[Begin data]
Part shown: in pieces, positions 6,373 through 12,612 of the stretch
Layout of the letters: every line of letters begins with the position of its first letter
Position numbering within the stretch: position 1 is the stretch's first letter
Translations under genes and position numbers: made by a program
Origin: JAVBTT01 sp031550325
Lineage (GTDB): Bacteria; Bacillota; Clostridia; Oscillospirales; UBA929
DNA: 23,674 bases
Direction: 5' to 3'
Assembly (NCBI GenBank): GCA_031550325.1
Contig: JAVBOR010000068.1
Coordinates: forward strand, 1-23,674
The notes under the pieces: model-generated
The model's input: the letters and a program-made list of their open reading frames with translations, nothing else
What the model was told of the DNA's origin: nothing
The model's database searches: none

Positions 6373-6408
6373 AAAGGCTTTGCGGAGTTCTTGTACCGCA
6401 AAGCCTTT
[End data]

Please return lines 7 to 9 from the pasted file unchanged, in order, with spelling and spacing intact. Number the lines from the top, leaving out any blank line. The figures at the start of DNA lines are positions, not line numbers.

DNA: 23,674 bases
Direction: 5' to 3'
Assembly (NCBI GenBank): GCA_031550325.1